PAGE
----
WNCG Seminar Series: How Hard is Inference for Structured Prediction?
Abstract: Many machine learning tasks can be posed as structured prediction, where the goal is to predict a labeling or structured object. For example, the input may be an image or a sentence, and the output is a labeling such as an assignment of each pixel in the image to foreground or background, or the parse tree for the sentence. Despite marginal and MAP inference for many of these models being NP-hard in the worst-case, approximate inference algorithms are remarkably successful and as a result structured prediction is widely used.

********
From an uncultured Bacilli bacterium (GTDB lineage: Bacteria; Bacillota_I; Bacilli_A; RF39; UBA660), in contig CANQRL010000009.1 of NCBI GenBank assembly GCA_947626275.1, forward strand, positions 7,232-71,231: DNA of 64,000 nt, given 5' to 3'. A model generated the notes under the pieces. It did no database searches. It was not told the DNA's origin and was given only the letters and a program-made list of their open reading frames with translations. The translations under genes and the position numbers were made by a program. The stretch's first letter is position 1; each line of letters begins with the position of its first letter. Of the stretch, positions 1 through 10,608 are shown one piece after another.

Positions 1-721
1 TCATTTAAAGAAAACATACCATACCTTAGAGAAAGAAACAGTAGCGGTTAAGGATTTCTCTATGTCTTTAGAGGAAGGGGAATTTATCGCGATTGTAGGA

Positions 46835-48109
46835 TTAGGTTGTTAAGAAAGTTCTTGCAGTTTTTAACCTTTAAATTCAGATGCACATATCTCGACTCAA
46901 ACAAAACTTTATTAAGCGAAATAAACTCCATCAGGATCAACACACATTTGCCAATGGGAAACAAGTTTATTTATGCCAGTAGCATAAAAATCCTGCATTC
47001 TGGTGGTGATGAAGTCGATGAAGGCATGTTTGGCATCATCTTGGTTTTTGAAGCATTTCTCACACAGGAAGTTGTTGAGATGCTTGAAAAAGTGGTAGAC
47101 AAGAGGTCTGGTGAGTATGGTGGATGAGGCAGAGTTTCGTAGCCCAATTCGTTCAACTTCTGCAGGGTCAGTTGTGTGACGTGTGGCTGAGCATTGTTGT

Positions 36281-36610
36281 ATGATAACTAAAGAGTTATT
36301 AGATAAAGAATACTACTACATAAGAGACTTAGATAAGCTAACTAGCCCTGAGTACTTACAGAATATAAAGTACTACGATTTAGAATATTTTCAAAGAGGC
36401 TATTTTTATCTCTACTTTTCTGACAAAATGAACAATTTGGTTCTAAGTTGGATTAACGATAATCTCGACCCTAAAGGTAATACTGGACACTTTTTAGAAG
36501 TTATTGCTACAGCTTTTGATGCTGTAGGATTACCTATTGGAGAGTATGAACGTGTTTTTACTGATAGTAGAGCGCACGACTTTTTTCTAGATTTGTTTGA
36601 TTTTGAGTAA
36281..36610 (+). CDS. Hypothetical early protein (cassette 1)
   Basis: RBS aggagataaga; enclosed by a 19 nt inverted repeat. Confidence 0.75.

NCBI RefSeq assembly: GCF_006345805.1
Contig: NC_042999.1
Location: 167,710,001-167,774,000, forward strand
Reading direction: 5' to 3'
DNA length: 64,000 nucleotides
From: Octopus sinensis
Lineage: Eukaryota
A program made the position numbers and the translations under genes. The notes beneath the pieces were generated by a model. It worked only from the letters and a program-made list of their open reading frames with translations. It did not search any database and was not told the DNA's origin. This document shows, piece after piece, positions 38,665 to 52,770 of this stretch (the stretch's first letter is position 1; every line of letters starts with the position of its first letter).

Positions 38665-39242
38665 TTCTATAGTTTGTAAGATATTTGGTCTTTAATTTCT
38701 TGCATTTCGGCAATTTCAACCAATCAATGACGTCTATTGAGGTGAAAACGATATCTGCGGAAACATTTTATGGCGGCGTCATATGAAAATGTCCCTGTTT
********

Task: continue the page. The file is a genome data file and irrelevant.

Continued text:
What makes these real-world instances different from worst-case instances? One key difference is that in all of these applications, there is an underlying "ground truth" which structured prediction is aiming to find. In this talk, I will introduce a new theoretical framework for analyzing structured prediction algorithms in terms of their ability to achieve small Hamming error. We study the computational and statistical trade-offs that arise in this setting, and illustrate a setting where polynomial-time algorithms can perform optimal prediction, despite the corresponding MAP inference task being NP-hard.
Based on joint work with Amir Globerson, Ofer Meshi, Tim Roughgarden, and Cafer Yildirim.
Watch the full presentation online on the WNCG YouTube Channel.